Governor Ned Lamont and all candidates for statewide constitutional offices are expected to join local Democrats at Testo’s restaurant for a Sunday rally at 5 p.m. in advance of Tuesday’s election.
Democratic Town Chair Mario Testa is rolling out pasta and salad for the evening with suggested contribution levels to the town committee treasury, but I’m told the chairman will not introduce you to his meat grinder if you just want to show up to lard up.
At times like these better to fill the banquet hall.
Lamont enters the final days with a double-digit lead over Republican Bob Stefanowski, according to multiple public opinion polls. Four years ago, during the mid-term of Donald Trump, a surge in urban voting in Connecticut elevated Lamont to a close win.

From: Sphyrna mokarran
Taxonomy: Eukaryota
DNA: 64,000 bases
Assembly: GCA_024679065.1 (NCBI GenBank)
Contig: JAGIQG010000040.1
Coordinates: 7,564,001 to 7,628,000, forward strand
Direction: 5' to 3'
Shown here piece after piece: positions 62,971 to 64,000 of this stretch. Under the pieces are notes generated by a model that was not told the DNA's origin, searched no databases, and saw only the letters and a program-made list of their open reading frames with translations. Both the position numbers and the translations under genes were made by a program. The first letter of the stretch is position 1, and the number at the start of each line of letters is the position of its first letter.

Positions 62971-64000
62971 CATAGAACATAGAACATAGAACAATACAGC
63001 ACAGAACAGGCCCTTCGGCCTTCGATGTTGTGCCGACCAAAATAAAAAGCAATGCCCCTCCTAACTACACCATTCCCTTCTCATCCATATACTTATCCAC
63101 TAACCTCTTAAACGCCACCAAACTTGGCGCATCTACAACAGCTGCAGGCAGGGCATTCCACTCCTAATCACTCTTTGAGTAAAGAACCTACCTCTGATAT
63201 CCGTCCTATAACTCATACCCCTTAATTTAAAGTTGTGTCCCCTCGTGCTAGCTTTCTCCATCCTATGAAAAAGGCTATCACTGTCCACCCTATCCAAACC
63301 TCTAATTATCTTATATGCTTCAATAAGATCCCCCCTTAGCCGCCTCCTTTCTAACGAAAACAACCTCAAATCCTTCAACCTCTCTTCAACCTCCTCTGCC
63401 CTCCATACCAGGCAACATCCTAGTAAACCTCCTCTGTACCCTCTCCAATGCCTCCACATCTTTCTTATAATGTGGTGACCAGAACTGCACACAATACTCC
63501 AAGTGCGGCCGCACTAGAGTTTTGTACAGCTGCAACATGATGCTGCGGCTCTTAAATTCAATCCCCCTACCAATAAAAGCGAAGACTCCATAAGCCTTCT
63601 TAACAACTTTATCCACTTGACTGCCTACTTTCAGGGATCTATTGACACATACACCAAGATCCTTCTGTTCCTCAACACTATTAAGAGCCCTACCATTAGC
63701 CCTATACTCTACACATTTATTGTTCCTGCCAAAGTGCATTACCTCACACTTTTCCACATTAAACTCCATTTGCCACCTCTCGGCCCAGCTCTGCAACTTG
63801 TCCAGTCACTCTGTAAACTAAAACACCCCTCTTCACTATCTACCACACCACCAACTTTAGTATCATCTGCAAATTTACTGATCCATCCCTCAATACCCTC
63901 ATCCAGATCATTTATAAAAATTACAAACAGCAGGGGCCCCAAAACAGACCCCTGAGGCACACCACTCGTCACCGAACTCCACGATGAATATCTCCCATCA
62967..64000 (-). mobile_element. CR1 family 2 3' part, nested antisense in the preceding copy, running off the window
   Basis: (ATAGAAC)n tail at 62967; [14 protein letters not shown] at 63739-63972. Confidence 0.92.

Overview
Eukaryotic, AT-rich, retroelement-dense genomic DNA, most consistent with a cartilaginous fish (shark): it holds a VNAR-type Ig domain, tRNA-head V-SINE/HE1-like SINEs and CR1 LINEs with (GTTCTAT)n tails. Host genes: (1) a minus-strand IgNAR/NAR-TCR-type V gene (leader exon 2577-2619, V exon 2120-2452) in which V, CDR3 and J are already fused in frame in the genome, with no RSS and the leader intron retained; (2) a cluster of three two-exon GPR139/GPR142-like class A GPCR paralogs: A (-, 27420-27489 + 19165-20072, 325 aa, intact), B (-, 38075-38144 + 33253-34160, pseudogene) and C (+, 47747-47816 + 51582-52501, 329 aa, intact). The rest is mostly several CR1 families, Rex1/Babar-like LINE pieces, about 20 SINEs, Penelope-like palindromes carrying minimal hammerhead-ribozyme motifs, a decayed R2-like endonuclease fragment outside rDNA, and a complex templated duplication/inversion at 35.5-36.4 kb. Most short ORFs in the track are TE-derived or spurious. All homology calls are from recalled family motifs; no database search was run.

Now running on his own record, Lamont has built bona fides with female voters, especially among electors unhappy with the Supreme Court’s decision to reverse Roe v. Wade, codified into state law, while Stefanowski has stumbled to find pro-choice clarity on the right-to-an-abortion issue reverted back to the states.
Connecticut is now swimming in surpluses, following years of projected budget deficits, bolstering Lamont’s reelection prospects.